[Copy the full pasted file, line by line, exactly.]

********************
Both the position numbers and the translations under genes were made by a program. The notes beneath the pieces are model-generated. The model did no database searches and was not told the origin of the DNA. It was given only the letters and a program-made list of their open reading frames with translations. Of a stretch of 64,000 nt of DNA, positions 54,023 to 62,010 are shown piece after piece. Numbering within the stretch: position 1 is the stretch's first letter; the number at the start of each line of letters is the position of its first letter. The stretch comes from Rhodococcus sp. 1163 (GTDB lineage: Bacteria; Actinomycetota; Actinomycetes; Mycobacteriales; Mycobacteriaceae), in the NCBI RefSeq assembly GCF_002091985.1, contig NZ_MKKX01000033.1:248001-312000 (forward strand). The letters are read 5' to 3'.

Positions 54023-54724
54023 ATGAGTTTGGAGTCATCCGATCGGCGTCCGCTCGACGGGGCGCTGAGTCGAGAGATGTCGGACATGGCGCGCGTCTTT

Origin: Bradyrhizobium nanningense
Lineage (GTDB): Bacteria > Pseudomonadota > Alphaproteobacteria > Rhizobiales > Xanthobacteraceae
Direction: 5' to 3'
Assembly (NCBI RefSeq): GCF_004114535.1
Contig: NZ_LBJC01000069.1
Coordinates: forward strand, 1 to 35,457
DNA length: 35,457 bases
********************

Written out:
Both the position numbers and the translations under genes were made by a program. The notes beneath the pieces are model-generated. The model did no database searches and was not told the origin of the DNA. It was given only the letters and a program-made list of their open reading frames with translations. Of a stretch of 64,000 nt of DNA, positions 54,023 to 62,010 are shown piece after piece. Numbering within the stretch: position 1 is the stretch's first letter; the number at the start of each line of letters is the position of its first letter. The stretch comes from Rhodococcus sp. 1163 (GTDB lineage: Bacteria; Actinomycetota; Actinomycetes; Mycobacteriales; Mycobacteriaceae), in the NCBI RefSeq assembly GCF_002091985.1, contig NZ_MKKX01000033.1:248001-312000 (forward strand). The letters are read 5' to 3'.

Positions 54023-54724
54023 ATGAGTTTGGAGTCATCCGATCGGCGTCCGCTCGACGGGGCGCTGAGTCGAGAGATGTCGGACATGGCGCGCGTCTTT

Origin: Bradyrhizobium nanningense
Lineage (GTDB): Bacteria > Pseudomonadota > Alphaproteobacteria > Rhizobiales > Xanthobacteraceae
Direction: 5' to 3'
Assembly (NCBI RefSeq): GCF_004114535.1
Contig: NZ_LBJC01000069.1
Coordinates: forward strand, 1 to 35,457
DNA length: 35,457 bases